Inhibition of Rupture of Established Atherosclerotic Plaques by Treatment with Apolipoprotein A-I

Oxford Journals
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Journal Article
Cardiovascular Research, 2011, 91 (1), pp. 37 - 44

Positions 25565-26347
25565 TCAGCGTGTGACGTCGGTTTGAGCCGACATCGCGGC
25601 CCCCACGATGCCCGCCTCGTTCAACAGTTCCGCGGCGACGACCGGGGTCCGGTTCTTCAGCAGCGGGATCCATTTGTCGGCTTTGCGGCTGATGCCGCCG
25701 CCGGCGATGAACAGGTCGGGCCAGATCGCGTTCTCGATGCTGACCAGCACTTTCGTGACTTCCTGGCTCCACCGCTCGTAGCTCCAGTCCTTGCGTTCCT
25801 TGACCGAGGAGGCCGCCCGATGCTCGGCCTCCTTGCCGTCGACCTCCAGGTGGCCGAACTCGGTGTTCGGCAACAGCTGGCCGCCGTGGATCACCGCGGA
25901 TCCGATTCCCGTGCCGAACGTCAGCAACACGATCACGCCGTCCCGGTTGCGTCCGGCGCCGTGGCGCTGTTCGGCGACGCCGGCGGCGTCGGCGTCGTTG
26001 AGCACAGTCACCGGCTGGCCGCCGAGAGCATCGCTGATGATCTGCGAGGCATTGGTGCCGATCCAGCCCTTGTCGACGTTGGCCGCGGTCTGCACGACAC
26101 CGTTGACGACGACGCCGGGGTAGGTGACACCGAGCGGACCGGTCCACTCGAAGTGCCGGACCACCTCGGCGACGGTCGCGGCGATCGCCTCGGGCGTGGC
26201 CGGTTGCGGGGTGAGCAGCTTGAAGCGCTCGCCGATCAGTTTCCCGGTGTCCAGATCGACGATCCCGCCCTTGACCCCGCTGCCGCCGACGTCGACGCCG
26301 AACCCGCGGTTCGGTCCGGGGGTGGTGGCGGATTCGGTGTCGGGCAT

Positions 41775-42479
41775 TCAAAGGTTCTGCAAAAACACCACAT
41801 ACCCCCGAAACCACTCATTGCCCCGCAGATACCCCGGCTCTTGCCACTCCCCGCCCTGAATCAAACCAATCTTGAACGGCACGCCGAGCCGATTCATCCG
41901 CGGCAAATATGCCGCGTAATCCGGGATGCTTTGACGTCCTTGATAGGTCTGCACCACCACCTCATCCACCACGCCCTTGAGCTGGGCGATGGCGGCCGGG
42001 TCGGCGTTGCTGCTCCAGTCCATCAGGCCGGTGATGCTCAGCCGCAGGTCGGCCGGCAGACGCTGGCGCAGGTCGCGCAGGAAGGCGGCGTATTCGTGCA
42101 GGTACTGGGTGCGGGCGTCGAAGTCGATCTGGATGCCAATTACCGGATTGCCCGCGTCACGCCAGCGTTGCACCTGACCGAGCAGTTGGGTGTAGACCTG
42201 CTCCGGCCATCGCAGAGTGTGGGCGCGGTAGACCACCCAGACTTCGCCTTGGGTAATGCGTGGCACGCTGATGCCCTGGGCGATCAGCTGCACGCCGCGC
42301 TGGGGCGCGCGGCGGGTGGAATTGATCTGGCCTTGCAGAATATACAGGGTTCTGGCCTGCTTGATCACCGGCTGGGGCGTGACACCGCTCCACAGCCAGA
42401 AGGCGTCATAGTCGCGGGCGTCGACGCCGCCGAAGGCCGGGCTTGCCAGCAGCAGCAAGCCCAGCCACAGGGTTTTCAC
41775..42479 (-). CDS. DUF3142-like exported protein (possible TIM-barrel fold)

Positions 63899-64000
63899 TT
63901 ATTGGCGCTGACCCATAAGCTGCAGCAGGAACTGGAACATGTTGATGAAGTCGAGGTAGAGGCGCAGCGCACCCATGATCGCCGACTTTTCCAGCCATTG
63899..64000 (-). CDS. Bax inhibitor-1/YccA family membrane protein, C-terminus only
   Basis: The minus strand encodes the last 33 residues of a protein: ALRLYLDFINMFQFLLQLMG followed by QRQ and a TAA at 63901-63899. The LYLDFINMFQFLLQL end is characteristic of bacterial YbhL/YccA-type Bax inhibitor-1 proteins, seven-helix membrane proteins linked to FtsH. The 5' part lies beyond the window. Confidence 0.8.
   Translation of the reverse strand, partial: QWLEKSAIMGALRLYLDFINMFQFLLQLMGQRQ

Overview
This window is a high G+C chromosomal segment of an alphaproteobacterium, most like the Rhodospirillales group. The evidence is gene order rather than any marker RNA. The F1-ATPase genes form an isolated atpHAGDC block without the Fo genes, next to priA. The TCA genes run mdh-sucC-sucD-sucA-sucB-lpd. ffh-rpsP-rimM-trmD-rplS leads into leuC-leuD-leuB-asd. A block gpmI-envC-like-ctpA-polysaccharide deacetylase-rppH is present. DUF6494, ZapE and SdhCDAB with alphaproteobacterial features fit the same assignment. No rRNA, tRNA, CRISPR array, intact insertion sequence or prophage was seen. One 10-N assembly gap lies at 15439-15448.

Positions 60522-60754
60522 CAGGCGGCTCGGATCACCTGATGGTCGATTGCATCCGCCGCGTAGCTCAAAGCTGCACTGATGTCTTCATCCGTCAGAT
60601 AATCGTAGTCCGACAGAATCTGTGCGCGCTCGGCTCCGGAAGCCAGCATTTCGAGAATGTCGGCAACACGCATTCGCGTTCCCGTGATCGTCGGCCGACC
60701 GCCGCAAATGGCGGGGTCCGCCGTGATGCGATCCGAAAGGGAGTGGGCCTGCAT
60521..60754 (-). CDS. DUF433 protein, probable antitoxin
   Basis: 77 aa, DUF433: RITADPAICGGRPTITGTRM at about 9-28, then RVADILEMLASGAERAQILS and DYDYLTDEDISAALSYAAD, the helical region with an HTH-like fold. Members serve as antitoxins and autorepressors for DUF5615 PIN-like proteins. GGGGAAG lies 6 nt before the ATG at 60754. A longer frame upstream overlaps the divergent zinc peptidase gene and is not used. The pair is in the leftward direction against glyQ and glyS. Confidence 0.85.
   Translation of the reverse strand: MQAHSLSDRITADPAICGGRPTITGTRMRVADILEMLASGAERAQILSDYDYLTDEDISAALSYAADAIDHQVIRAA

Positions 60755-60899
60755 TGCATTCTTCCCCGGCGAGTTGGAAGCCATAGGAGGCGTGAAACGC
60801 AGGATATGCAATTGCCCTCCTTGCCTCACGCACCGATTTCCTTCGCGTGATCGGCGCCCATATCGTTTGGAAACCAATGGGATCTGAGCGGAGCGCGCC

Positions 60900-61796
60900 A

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Aims Plasma concentrations of high-density lipoprotein (HDL)-cholesterol correlate inversely with the incidence of myocardial infarction in humans. We investigated the effect of treatment with human apolipoprotein A-I (apoA-I), the principal protein of HDL, on plaque disruption in an animal model. Methods and results Seventy apolipoprotein E knockout mice were induced to develop atherosclerotic lesions in the brachiocephalic artery by feeding a high-fat diet for 9 weeks. Mice then received twice-weekly treatment with human apoA-I (8 mg/kg) or vehicle, for 2 weeks. The incidence of acute plaque disruption was reduced by 65% in mice receiving apoA-I (P < 0.01). Plaques in treated mice had a more stable phenotype, with an increase in smooth muscle cell (SMC): macrophage ratio (P = 0.05), principally the consequence of an increase in the number of SMC in plaques. In the fibrous cap, there were reductions in matrix metalloproteinase-13 (-69%, P < 0.0001) and S100A4, a marker of SMC de-differentiation (-60%, P < 0.0001). These results indicate that 2 weeks of treatment with small amounts of human apoA-I produces more stable plaques in a mouse model.
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